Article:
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6 tips for managing vacant properties

Written by
Rhodri Pashley

Rhodri Pashley,

Property and Casualty Risk Engineering Services Manager, UKI


In many European cities, including London, Stockholm, Berlin and Lyon, the percentage of vacant offices has increased in the past three years1. When offices or other commercial or industrial buildings become vacant due to renovation work or change in tenants, they are subject to different risks than when they are occupied. This is because vacant buildings lack the day-to-day activity that naturally mitigates common and inherent hazards. Common vulnerabilities include fire, vandalism, burglary and water damage.

It is advisable to think about the potential risks a property might be subject to before it becomes unoccupied and apply a mitigation strategy accordingly, preferably by partnering with an insurer’s risk engineers. In this article, we outline some of the hazards that may occur and the mitigation strategies for real estate companies to consider. 

1. Emergency planning for property vacancy

Prior to the shutdown of the building, think about establishing an emergency response plan with the appropriate key holders. We would recommend making the local fire brigade aware that the building will be vacant, and advising the brigade of the current state of the building water supplies, utilities, any unusual hazards, and the ease of access to the site, such as the presence of road barriers or high security fencing.

2. Exterior areas maintenance

Consider keeping the building exteriors clear of excess materials or combustibles which could be susceptible to arson attacks or theft. Vegetation could be trimmed regularly to make it less obvious that the building is vacant. Maintaining the upkeep of windows, doors and roofs can protect against storm damage or water ingress. This is also valuable for security and intrusion protection. If the property was previously tenanted, think about checking its condition and undertake remedial work if required.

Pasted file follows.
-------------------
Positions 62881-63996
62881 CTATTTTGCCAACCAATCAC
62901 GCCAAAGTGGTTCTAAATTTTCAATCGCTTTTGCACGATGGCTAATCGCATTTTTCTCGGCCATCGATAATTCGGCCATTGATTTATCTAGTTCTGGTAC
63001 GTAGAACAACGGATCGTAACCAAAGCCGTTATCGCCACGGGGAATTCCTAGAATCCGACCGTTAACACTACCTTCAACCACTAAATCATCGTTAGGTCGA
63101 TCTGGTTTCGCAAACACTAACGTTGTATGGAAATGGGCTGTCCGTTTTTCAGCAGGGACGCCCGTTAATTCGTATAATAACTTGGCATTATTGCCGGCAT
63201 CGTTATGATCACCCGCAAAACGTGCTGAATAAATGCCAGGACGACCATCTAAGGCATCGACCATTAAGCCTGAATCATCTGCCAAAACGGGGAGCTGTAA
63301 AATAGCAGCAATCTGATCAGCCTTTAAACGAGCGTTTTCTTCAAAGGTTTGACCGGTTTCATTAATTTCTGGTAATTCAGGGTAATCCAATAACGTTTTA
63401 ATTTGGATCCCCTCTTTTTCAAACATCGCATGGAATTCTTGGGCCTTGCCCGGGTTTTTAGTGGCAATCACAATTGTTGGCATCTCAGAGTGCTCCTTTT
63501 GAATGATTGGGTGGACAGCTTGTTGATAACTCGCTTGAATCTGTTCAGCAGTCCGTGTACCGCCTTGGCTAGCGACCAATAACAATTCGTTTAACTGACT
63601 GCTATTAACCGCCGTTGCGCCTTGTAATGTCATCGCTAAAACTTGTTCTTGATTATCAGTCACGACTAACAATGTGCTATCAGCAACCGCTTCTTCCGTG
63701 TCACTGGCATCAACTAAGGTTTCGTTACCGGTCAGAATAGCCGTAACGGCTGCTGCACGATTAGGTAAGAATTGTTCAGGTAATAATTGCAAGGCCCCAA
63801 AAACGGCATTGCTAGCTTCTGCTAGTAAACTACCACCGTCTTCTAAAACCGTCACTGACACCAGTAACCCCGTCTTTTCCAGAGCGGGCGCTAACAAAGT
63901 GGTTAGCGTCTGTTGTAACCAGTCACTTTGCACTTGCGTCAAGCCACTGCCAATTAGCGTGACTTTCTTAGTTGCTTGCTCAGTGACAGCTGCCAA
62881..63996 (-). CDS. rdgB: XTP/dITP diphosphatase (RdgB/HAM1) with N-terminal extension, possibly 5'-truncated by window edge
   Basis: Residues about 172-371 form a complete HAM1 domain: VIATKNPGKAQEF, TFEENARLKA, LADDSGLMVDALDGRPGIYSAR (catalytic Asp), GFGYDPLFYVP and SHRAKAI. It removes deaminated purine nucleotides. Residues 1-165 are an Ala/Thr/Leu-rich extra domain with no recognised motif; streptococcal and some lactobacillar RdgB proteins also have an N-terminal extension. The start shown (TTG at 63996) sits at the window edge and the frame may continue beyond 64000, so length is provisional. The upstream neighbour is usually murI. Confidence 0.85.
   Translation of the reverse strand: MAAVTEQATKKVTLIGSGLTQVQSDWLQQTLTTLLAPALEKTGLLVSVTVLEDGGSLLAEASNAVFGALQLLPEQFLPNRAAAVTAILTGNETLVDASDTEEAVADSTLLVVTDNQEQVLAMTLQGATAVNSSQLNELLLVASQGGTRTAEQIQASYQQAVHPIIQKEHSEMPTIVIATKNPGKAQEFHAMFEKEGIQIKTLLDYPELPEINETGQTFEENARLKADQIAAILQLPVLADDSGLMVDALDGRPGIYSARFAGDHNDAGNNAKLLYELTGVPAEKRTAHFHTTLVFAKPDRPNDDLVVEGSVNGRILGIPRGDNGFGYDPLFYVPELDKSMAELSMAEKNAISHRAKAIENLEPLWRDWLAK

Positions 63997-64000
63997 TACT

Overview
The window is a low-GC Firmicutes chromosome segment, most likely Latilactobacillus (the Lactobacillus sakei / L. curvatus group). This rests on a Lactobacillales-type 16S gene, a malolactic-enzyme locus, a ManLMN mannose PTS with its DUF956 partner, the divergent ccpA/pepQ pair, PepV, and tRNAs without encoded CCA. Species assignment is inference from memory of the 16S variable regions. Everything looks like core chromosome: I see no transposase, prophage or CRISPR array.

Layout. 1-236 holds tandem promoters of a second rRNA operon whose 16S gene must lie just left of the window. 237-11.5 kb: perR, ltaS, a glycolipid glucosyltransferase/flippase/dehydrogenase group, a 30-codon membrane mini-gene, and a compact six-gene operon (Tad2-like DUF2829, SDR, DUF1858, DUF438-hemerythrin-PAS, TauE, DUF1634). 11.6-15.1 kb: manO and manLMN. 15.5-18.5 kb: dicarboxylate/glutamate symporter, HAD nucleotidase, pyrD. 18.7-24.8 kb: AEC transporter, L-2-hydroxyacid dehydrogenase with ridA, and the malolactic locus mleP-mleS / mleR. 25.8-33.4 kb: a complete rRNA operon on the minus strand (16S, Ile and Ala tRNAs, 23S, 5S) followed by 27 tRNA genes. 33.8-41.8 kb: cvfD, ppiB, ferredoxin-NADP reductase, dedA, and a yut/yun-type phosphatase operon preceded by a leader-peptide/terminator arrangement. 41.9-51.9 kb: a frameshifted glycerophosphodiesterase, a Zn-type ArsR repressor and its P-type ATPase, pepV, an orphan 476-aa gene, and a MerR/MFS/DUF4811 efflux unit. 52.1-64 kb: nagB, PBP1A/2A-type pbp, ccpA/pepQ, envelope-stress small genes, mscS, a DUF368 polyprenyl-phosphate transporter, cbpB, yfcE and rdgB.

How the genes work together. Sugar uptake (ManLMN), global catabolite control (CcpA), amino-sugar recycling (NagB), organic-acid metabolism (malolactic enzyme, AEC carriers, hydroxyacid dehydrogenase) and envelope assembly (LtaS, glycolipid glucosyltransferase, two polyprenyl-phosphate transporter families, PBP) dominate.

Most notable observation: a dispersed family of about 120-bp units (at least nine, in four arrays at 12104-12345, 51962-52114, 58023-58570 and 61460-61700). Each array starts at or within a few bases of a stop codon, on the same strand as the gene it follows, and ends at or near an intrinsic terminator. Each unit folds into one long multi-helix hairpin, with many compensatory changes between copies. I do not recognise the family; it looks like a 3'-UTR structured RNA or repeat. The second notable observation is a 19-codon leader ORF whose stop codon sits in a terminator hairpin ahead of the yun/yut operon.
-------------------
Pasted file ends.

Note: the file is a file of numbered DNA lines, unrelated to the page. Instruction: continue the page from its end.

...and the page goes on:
3. Interior areas precautions

Consider removing hazardous and combustible materials to reduce internal fire-loading. It may be preferable to remove hazards that could injure people that access the building, for example the emergency services, security staff or trespassers. 

4. Building systems maintenance

It is advisable to maintain electricity and gas supplies for alarm and heating purposes but otherwise isolate energy supplies and shut down all nonessential equipment or systems. Keeping the property heated to an adequate level (minimum of 4oC) can prevent the sprinkler pipes from freezing. Regular maintenance, inspection and testing regimes of fire protection systems will help to ensure that systems operate adequately.

5. Security and fire protection measures

Boarding or bricking up windows, doors and other openings can help to secure the building. Think about implementing guarding protocols, such as regular patrols by trained personnel, and an intruder alarm system with rapid response to deter trespassers. Other security measures may include installing high-quality CCTV cameras, bright exterior lighting and perimeter fencing plus roadway barriers. Maintaining the operation of sprinkler and fire detection systems throughout the building will help ensure prompt response to fires.

6. Property inspection regimes

Consider establishing regular inspection regimes (monthly at a minimum) to identify any damage to the exterior or interior of the property or any evidence of attempted unauthorised access. Any identified issues should be promptly addressed. 


As outlined in this article, there are a number of different aspects to think about when preparing buildings for periods of vacancy. With all the considerations outlined in this article, it is recommended that brokers and their clients discuss these in depth with their insurer. 

At Chubb, our Real Estate Industry Practice is backed by an enhanced proposition which includes specialist Real Estate underwriters, dedicated account engineers and Real Estate claims specialists, all underpinned by Chubb's global presence and local knowledge. Contact us to discover how our Real Estate insurance solutions can benefit you and your clients’ real estate portfolios and operations. 

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ll content in this material is for general information purposes only. It does not constitute personal advice or a recommendation to any individual or business of any product or service. Please refer to the policy documentation issued for full terms and conditions of coverage.

Chubb European Group SE (CEG).  Operating in the UK through a branch based at 100 Leadenhall Street, London EC3A 3BP.  Risks falling within the European Economic Area are underwritten by CEG which is governed by the provisions of the French insurance code.  Registered company number: 450 327 374 RCS Nanterre.  Registered office: La Tour Carpe Diem, 31 Place des Corolles, Esplanade Nord, 92400 Courbevoie, France. Fully paid share capital of €896,176,662.

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